FIG. 10 illustrates a loading operation wherein a used bag would be placed in clamp mechanism 56,54 across location 0 and M. The tube would then extend downwardly and across the gap between clamp mechanisms 54,52 at locations L and J. Similarly, a new bag would extend across the three clamp mechanisms at locations I, K, N and P. In operation, after the tubes are loaded in the clamp mechanisms, the wafer 62 and its edges 58,60 would be heated and would rise, for example, in the Z direction to severe all of the tubes at the four sets of locations. The wafer 62 would pause to allow a melt pool to build. The central clamp mechanism 54 would then move laterally and the wafers may move with it as shown in FIG. 11. The end clamp mechanisms 52,56 would then move toward each other by laterally moving one or both clamp mechanisms so that the welding occurs at locations I and 0 for the used bag and locations J and P for the new bag. Accordingly, the used bag would be sealed while the new bag would communicate with the patient. The stubs between locations K and N and between locations L and M on the central clamp location 54 could be discarded.
The central clamp could be designed as shown in FIG. 12, wherein the central clamp 54 has a U-shaped wafer 62 which extends along both sides thereof having cutting edges 58 and 60. In this manner, when the stub ends 64,66 are removed from central clamp mechanism 54, the U-shaped wafer 62 would remain secured to the stub ends so that the wafer and stub ends could be disposed of as a unit. FIG. 12 illustrates the disposable unit resulting from the stub ends and U-shaped wafer being removed from central clamp mechanism 54. In this respect, it is noted that PVC which is the conventional material used for such plastic tubes normally bonds very tenaciously to copper wafers. Accordingly, when the clamp mechanism is designed to at least partially flatten the stubs, the result is a partial vacuum in the stubs upon removal in the clamps. Consequently, the disposable unit will be very safe and secured when it is disposed. It is not only bonded to the surface, but also sticks to the surface like a suction cup.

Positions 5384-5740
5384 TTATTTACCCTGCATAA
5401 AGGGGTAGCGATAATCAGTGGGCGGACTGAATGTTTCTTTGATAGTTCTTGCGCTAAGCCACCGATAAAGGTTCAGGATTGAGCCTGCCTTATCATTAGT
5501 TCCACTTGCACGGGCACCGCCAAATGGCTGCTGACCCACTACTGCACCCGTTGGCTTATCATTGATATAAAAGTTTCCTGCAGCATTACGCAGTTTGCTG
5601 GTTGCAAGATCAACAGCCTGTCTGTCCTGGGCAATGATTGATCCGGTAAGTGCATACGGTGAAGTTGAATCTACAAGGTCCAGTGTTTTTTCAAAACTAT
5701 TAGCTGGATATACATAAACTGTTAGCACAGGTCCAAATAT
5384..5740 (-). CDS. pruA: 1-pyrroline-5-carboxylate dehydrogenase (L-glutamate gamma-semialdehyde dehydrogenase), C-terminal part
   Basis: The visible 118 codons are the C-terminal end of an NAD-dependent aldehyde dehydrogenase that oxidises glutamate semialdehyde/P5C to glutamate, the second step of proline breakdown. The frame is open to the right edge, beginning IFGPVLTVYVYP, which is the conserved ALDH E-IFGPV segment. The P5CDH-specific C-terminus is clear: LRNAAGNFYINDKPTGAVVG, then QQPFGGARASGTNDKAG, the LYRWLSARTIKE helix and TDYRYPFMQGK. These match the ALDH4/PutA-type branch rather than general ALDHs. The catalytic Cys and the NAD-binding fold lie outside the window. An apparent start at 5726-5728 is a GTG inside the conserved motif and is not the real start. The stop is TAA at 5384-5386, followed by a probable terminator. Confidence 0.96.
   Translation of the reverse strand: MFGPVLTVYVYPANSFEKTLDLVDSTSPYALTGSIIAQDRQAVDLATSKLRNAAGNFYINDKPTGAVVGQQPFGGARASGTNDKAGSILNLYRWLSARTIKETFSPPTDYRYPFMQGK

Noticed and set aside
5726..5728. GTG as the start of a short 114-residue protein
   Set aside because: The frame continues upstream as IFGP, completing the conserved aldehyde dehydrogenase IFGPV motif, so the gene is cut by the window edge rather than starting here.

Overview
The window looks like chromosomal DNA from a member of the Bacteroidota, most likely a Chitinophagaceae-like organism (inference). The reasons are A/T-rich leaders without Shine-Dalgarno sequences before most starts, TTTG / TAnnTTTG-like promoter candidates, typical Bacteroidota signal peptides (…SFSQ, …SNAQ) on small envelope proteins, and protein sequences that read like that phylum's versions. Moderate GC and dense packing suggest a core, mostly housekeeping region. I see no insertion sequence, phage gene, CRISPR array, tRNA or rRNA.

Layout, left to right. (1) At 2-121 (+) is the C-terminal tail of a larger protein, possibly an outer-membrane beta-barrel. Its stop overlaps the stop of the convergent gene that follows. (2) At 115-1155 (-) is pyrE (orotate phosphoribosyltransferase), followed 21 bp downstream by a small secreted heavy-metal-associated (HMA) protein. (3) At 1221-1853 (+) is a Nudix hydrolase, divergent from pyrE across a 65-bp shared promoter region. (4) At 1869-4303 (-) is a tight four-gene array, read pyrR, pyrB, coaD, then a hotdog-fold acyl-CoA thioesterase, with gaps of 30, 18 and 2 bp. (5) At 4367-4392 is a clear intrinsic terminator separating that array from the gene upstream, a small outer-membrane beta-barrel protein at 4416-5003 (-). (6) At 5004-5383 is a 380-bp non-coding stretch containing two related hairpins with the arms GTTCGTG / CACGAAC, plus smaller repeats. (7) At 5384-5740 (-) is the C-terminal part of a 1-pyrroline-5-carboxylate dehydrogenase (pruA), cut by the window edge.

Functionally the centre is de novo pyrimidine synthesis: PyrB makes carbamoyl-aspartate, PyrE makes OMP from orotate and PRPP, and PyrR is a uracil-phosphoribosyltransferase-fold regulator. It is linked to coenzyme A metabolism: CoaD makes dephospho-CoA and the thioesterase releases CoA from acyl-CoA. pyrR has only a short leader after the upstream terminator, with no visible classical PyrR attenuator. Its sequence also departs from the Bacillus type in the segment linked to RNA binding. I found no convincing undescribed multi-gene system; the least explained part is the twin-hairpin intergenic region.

If desired separate wafers could be mounted on each side of central holder 54, rather than a single U-shaped wafer 62.
FIGS. 13-16 show a variation of the invention which is particularly usable for introducing a tube section or process module into a main tube line and for simultaneously obtaining a ring sample. FIG. 3, for example, illustrates a tube section 68 having a pair of factory sealed stub ends 70,72. The tube section also includes a portion 74 indicated by the dashed lines which need not be of tubular form, but could be of any suitable construction in accordance with the intended use for introducing that tube section as later described. For example, portion 74 could contain a known reagent in liquid, solid or powder form such as for introducing nutrients, inoculants (e.g. bacteria, yeast) pharmaceuticals (e.g. drugs) or other known reagents which could, for example, indicate by a change in color the presence of the AIDS virus. Similarly, portion 74 could contain a known type of physical member such as a filter (e.g. for separating plasma from the cells), a barrier, a coating, a membrane or a coagulant. FIG. 13 also illustrates a main tube 76 which would have a portion 78 comparable to the portion 74 of the tube section 68, except that portion 78 is the used portion or process module which is intended to be replaced.